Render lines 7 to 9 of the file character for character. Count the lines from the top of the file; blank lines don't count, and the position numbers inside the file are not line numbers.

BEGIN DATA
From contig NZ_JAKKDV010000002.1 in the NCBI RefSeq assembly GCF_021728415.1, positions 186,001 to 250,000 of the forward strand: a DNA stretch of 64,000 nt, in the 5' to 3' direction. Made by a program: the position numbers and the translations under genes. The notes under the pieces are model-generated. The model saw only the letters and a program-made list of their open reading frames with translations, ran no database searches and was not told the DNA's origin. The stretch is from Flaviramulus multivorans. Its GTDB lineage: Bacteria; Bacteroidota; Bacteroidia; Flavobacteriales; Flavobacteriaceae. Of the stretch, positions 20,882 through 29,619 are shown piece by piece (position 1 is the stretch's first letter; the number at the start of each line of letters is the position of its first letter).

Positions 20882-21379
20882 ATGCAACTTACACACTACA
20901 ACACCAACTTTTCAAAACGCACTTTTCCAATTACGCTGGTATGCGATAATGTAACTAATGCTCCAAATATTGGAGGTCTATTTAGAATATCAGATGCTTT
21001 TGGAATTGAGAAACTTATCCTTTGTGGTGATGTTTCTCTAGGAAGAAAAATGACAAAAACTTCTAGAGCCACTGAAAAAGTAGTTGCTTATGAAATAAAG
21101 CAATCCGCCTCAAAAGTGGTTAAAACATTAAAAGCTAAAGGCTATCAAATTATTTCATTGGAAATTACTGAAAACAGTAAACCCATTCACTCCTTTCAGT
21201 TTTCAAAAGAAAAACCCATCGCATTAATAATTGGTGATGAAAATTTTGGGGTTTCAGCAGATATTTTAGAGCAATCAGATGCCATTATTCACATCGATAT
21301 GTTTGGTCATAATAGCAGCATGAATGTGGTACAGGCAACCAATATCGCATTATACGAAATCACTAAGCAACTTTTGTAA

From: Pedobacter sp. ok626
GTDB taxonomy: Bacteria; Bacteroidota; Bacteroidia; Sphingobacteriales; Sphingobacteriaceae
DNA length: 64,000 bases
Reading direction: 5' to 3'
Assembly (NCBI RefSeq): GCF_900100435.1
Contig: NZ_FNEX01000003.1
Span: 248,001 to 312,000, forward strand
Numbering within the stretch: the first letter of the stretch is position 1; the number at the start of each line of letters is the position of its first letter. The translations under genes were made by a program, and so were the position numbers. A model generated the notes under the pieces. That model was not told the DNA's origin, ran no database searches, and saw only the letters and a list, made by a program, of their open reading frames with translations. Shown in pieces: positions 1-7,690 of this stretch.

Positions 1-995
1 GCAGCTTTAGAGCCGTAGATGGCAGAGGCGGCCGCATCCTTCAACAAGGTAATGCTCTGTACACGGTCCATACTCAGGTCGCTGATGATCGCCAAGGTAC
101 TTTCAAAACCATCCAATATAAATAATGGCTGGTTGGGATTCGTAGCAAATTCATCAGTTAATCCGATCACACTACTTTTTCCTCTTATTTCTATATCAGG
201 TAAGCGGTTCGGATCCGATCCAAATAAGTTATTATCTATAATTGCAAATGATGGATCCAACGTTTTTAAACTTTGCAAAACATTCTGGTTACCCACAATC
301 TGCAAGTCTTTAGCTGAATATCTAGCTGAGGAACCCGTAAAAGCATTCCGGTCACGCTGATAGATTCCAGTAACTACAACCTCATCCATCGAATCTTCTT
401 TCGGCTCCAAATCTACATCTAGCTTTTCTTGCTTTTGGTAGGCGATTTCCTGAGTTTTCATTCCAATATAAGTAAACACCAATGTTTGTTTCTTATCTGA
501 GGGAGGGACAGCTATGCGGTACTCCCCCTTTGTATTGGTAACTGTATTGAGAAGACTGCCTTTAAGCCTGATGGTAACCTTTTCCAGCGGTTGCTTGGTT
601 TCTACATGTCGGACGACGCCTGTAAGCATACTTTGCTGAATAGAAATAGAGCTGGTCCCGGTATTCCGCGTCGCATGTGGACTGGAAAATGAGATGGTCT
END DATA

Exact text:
21201 TTTCAAAAGAAAAACCCATCGCATTAATAATTGGTGATGAAAATTTTGGGGTTTCAGCAGATATTTTAGAGCAATCAGATGCCATTATTCACATCGATAT
21301 GTTTGGTCATAATAGCAGCATGAATGTGGTACAGGCAACCAATATCGCATTATACGAAATCACTAAGCAACTTTTGTAA

From: Pedobacter sp. ok626